Metabolic molecule speeds up process by which stem cells differentiate

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Sarah C.P. Williams

Researchers at the UCLA Eli and Edythe Broad Center of Regenerative Medicine and Stem Cell Research have discovered that a metabolic molecule called alpha-ketoglutarate helps pluripotent stem cells mature early in the process of becoming adult organs and tissues. The findings, published online today in the journal Cell Metabolism, could be valuable for scientists working toward stem cell–based therapies for a wide range of diseases.

Pluripotent stem cells have the ability to create any specialized cell in the body, such as skin, bone, blood or nervous system cells — a process called differentiation. Because of that ability, scientists are studying pluripotent stem cells to determine whether they can generate healthy tissues that could be used to treat people with conditions ranging from Alzheimer’s disease to blindness.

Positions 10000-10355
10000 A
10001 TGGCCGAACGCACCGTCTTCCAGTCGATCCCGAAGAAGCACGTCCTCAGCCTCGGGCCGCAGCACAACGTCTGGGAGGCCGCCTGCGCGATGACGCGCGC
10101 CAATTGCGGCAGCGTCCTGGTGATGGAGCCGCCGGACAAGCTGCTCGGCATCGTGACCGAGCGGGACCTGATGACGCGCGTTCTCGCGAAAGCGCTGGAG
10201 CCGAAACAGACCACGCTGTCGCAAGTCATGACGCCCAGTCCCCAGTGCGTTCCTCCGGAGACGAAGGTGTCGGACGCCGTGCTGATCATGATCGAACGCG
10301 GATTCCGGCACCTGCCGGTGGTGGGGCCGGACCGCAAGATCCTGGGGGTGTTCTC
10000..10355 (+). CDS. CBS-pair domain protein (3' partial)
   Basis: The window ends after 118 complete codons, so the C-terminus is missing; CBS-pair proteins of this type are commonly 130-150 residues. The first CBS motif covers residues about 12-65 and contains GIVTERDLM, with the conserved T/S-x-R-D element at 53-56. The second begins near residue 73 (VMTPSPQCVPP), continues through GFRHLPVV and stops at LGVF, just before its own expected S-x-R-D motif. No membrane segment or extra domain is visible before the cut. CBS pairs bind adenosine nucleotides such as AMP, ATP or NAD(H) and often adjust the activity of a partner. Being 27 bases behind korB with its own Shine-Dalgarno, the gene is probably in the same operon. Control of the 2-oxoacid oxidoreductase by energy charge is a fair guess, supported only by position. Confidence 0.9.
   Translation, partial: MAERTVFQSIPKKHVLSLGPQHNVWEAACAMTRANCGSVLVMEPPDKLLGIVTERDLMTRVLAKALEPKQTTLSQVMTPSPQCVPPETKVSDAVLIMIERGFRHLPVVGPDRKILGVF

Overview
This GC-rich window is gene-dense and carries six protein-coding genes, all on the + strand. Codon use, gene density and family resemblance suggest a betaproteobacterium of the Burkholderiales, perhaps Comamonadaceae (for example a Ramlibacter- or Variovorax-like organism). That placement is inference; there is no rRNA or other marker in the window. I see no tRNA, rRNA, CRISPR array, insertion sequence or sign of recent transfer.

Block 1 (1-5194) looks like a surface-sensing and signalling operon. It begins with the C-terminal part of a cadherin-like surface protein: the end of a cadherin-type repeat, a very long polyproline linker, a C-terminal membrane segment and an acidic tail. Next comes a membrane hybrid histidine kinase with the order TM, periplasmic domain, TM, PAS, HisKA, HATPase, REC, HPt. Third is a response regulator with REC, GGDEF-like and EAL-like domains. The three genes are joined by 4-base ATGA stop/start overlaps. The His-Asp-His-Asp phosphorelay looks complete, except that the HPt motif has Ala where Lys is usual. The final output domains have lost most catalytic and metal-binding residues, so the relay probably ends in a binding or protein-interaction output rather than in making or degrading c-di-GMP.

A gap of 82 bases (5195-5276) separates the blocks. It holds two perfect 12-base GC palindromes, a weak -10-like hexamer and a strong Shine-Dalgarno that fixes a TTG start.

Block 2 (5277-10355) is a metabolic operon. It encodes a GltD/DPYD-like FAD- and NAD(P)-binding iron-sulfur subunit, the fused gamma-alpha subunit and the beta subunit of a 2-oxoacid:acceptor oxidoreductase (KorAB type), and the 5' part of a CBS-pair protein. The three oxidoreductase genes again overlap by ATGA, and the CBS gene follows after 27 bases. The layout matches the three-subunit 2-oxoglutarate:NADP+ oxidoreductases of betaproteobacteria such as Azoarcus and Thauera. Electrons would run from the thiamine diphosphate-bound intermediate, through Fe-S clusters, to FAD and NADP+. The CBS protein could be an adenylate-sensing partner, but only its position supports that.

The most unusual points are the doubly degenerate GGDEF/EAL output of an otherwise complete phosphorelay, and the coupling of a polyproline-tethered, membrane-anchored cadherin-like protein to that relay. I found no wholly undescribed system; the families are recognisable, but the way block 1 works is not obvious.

But to coax pluripotent stem cells into any desired cell type, scientists have to find the right conditions and mixture of molecules to add to the stem cells to promote differentiation.

UCLA Broad Stem Cell Research Center
Dr. Mike Teitell and Tara TeSlaa

“One of the biggest challenges in our field has been to use pluripotent stem cells to efficiently create specialized cells that can carry out specific functions in the body,” said Dr. Michael Teitell, the study’s senior author and a member of the Broad Stem Cell Research Center. “Our findings may